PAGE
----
In this fifth part of my series of articles on setting up a Multilingual WordPress site, we’ve looked at the basic requirements for setting up a Multilingual WordPress site, how to set up the Language Switcher plugin to allow us to create multilingual content and let the site visitor switch between the languages, and how to internationalise and localise the theme files.
The next steps are to:
- Set up WordPress to run in the two languages
- Troubleshoot any issues, eg with plugins
Setting up WordPress
Back in the first article in this series, I mentioned that we would be setting up a WordPress site to run in two languages – English and French. I also mentioned that the multilingual content is derived from the following:
- Posts and Pages which you write in the Dashboard.
- Your theme template files which often contain hardcoded text like headings, links etc.
- WordPress itself. The core WordPress files also generate text which is displayed in the browser, for example the “More” tag and the “View all posts in this category” menu mouseover text.
So far in this series, we have dealt with the first two of these three points. We now need to deal with WordPress itself.
Adding languages in wp-config.php
As mentioned in point 3 above, some text which is displayed in the browser is derived not from theme files, but from WordPress core files. Assuming that we want this text to be displayed in the relevant language, we need to enable WordPress to work with a second language, in our example, French.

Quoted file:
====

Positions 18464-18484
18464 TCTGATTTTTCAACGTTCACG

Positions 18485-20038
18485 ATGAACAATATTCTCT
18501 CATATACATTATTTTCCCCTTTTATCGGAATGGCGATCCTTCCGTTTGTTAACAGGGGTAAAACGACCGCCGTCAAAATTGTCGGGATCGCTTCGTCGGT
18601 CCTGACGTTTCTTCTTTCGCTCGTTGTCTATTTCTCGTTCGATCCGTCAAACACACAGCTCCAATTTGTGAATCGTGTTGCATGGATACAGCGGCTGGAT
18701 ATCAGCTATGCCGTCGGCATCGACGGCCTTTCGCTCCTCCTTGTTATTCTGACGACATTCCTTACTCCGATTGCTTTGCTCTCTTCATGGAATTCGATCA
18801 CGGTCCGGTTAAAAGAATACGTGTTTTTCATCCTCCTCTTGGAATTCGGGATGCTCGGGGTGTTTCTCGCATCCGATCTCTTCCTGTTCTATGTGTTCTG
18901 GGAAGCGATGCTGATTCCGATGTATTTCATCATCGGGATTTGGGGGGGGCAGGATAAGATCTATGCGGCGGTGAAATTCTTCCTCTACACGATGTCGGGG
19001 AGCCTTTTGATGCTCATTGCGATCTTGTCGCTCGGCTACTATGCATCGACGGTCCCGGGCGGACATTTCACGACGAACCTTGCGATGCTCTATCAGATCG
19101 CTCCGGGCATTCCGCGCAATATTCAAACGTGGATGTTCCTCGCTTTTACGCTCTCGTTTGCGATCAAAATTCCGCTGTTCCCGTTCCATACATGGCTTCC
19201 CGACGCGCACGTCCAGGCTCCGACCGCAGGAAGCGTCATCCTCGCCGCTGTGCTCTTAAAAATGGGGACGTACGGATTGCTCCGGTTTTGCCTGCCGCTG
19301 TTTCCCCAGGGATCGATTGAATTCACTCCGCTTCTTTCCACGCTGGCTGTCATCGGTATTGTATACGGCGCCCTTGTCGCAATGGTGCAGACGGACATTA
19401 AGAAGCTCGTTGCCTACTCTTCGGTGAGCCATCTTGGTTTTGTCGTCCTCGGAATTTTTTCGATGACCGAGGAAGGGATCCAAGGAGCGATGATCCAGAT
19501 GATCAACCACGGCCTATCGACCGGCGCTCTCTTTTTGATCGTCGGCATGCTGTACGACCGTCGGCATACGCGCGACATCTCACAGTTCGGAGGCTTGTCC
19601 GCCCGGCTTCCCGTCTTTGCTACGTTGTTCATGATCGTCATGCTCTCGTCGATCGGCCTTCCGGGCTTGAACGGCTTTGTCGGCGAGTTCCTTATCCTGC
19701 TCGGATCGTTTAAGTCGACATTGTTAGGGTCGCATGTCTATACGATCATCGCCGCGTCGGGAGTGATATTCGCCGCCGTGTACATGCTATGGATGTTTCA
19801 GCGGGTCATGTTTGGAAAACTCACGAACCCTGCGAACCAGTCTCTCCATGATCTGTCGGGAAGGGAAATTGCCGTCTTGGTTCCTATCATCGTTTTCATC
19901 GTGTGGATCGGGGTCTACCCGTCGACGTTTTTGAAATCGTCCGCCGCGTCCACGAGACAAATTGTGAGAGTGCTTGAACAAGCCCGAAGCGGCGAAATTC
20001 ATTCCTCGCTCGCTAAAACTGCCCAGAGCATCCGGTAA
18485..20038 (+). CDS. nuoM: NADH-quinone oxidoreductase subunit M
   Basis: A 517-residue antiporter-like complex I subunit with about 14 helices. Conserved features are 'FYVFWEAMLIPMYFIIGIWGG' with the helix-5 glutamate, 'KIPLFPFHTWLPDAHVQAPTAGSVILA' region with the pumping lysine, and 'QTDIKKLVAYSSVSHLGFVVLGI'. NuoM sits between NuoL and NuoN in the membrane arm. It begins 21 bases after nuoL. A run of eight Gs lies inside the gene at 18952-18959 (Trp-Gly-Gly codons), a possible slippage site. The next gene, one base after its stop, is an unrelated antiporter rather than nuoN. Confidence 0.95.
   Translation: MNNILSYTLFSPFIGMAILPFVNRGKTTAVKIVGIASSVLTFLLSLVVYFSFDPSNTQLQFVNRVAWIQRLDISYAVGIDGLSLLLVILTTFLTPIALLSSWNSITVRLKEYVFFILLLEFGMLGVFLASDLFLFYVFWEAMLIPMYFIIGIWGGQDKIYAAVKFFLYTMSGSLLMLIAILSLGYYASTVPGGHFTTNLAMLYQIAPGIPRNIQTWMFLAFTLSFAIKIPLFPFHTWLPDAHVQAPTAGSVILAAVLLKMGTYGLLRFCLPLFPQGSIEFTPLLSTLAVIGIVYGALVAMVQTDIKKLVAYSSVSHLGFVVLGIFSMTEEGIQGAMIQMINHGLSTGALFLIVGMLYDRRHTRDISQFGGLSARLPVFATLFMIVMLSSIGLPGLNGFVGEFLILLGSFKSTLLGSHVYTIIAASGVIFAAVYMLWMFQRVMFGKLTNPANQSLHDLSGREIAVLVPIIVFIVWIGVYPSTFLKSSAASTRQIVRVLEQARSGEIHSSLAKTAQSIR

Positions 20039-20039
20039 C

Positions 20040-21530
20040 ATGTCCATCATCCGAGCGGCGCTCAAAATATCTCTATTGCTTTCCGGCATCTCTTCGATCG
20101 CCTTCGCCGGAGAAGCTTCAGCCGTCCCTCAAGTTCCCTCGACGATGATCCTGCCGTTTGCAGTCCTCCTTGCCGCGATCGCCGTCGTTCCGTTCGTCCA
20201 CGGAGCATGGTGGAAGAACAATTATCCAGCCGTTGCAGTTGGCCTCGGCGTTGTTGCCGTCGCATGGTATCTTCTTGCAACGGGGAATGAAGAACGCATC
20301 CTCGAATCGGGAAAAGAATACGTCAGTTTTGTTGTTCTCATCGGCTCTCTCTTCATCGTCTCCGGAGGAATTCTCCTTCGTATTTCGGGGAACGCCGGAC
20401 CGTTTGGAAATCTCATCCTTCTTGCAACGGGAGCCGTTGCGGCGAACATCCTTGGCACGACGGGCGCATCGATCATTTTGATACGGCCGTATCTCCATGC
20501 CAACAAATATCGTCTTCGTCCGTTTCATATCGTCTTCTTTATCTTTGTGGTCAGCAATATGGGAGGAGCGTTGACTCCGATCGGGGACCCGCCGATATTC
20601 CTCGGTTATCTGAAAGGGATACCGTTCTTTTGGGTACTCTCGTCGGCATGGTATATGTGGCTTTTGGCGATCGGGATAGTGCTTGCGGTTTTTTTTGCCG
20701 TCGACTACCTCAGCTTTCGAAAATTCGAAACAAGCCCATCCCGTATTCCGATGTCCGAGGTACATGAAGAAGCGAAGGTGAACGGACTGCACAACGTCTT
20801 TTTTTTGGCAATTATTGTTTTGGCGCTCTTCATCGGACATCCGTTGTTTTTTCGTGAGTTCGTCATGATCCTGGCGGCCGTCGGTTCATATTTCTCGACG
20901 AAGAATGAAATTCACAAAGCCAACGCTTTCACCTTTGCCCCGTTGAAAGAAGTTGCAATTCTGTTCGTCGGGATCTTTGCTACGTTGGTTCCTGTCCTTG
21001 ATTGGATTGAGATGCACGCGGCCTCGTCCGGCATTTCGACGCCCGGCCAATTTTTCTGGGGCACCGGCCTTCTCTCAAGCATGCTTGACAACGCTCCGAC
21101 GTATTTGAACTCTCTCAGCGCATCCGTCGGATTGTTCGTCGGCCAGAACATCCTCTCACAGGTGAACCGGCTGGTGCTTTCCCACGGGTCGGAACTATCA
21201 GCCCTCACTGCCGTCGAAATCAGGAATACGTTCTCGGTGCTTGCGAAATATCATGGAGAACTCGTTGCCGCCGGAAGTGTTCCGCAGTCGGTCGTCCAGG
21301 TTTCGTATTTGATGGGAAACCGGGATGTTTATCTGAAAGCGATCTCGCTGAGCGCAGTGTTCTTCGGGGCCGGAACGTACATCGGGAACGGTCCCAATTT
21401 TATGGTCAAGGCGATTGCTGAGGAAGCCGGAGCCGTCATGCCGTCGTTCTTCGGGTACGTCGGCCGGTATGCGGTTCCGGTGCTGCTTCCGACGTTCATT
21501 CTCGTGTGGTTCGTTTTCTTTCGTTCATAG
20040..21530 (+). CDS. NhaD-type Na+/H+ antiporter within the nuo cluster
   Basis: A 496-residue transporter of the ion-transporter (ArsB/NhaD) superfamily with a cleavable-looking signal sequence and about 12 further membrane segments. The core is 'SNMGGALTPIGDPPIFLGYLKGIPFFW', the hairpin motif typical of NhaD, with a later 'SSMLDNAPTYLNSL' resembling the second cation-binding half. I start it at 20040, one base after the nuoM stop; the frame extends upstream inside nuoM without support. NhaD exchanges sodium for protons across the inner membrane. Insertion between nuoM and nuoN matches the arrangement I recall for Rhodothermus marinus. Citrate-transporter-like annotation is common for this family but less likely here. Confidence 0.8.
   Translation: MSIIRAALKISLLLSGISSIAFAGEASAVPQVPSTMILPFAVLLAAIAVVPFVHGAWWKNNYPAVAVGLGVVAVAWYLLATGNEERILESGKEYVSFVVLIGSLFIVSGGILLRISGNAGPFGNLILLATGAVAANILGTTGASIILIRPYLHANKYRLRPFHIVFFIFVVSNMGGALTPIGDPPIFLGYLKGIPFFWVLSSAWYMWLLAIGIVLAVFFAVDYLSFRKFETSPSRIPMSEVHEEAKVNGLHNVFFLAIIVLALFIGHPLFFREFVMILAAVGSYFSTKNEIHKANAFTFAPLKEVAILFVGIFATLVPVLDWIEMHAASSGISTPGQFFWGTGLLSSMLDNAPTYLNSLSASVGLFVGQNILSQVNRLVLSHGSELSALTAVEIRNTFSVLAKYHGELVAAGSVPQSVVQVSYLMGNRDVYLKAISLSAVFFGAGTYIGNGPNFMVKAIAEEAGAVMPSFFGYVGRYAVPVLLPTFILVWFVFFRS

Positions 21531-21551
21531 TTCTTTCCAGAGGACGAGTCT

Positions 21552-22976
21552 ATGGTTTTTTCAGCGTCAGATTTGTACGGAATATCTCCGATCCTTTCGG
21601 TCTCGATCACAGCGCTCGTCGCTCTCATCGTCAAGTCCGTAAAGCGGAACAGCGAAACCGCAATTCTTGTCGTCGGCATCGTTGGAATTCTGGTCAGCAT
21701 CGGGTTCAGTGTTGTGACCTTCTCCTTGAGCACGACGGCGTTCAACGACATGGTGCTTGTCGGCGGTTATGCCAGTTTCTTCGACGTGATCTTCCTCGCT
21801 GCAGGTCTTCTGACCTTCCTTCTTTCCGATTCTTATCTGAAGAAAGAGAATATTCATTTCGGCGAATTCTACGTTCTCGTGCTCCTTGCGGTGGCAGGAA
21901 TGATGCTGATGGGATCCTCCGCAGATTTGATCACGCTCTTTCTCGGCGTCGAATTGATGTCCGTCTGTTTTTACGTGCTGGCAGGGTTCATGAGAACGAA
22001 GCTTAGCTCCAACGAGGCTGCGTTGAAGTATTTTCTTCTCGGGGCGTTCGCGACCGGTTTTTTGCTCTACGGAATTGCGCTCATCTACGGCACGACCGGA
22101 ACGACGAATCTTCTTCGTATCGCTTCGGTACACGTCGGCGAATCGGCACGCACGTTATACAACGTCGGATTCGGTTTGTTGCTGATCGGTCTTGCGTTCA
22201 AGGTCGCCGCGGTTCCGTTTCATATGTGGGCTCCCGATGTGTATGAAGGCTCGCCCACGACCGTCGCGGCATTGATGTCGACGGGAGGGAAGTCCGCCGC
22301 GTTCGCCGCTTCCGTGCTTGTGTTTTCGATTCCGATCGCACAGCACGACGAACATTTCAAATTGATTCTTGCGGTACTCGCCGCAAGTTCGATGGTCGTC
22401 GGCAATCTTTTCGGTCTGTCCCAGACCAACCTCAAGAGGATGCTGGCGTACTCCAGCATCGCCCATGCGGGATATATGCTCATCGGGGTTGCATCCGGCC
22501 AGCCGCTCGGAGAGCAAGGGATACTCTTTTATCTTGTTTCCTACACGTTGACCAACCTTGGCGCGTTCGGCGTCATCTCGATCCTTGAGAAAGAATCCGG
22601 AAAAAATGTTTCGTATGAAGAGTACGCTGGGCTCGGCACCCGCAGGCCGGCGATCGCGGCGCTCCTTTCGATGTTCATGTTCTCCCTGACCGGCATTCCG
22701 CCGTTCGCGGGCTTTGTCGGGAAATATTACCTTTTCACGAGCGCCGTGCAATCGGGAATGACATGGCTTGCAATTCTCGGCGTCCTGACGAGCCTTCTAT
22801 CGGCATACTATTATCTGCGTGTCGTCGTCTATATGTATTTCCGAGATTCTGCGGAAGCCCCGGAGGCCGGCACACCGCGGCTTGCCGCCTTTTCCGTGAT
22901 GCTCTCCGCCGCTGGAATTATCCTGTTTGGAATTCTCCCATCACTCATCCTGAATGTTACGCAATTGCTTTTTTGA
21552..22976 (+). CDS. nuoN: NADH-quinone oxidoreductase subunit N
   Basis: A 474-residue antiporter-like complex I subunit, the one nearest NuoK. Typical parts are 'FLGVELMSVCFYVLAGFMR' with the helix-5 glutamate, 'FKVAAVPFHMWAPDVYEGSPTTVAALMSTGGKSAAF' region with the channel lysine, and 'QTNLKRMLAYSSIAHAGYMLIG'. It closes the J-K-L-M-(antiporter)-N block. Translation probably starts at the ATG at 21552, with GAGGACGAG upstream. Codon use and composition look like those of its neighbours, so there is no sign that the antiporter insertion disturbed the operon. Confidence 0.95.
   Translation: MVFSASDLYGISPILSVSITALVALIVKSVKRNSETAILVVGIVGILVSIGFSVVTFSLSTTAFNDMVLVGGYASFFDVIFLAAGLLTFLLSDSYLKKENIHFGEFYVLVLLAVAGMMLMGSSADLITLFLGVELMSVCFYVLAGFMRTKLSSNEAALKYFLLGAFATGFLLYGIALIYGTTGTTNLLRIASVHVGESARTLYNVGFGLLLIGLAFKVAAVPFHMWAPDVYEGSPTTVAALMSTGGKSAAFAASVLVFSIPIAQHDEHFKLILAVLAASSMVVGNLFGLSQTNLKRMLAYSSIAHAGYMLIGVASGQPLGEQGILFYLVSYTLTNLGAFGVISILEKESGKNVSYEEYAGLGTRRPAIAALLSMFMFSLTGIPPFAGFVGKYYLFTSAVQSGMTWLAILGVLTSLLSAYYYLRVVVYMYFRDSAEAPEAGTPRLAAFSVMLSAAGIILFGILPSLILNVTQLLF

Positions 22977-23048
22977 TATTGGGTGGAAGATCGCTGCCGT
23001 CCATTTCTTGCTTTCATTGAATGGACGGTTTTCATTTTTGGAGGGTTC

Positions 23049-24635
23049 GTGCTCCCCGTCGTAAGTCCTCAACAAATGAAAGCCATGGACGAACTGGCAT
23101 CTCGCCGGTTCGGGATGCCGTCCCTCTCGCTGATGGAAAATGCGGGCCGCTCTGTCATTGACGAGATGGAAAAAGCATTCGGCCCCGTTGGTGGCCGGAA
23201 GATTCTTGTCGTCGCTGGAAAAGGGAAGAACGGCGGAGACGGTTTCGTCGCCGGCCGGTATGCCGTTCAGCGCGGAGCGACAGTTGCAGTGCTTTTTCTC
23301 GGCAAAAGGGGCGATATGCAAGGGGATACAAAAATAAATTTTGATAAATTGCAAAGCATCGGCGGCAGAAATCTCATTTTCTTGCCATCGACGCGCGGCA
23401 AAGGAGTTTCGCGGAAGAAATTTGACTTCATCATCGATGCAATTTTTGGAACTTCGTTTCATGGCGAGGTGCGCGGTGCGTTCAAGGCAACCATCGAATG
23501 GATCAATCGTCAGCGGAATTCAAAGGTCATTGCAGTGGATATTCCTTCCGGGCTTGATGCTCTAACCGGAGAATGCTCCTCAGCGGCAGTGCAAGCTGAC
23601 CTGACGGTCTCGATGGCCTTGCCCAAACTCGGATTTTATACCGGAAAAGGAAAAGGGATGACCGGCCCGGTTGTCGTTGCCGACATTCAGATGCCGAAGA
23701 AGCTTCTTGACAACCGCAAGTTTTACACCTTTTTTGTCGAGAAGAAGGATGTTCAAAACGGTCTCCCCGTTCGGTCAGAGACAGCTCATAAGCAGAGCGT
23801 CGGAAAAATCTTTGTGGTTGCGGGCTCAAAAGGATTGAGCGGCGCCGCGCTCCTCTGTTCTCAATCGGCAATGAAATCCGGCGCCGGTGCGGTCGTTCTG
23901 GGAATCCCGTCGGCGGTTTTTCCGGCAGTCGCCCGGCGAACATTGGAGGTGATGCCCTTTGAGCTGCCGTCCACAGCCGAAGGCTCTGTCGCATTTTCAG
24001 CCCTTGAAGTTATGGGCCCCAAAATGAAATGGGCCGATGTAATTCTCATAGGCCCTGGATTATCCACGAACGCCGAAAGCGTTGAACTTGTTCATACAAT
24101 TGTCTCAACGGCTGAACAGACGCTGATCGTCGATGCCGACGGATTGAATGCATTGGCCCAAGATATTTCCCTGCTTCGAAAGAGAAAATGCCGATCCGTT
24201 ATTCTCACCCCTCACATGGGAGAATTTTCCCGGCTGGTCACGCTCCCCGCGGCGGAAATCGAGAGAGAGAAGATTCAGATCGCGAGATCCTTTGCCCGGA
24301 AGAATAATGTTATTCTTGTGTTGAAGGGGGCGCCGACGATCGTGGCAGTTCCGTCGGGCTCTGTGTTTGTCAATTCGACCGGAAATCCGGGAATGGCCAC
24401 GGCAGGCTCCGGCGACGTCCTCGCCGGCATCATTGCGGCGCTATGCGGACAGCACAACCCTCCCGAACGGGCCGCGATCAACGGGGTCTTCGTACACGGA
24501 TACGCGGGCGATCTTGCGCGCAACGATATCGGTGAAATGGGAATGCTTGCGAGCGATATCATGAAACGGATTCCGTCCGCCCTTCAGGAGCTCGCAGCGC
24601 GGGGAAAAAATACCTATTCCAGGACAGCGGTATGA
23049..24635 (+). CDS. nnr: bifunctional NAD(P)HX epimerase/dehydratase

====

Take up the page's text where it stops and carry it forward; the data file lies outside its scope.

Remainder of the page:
Open up wp-config.php and look for this code:
/** * WordPress Localized Language, defaults to English. * * Change this to localize WordPress. A corresponding MO file for the chosen * language must be installed to wp-content/languages. For example, install * de.mo to wp-content/languages and set WPLANG to 'de' to enable German * language support. */ define ('WPLANG', '');
In order to enable French, we change this:
define ('WPLANG', '');
define ('WPLANG', 'fr_FR');
Adding WordPress language file
The next step is to download the relevant WordPress language file. Access to the latest versions of WordPress language files can be found here: http://codex.wordpress.org/WordPress_in_Your_Language.
Download the language file and upload it to your /wp-content/languages/ folder. The sub-folder languages is not created automatically during WordPress installation, so you will probably have to create this folder manually.
Login to WP admin and you should now see the Dashboard in the second language. (You can switch between English and the second language using the dropdown menu at the top of the Dashboard pages).
Assuming you have followed all of the steps in these articles, you should now have a fully functioning multilingual WordPress site.
In the next, and final, part of this series we shall look at how to troubleshoot issues with plugins.
- Setting up a multilingual Wordpress site
- Multilingual Wordpress - Language Switcher plugin
- Multilingual Wordpress - Internationalising themes
- Multilingual Wordpress - Localising themes
- Multilingual Wordpress - Setting up Wordpress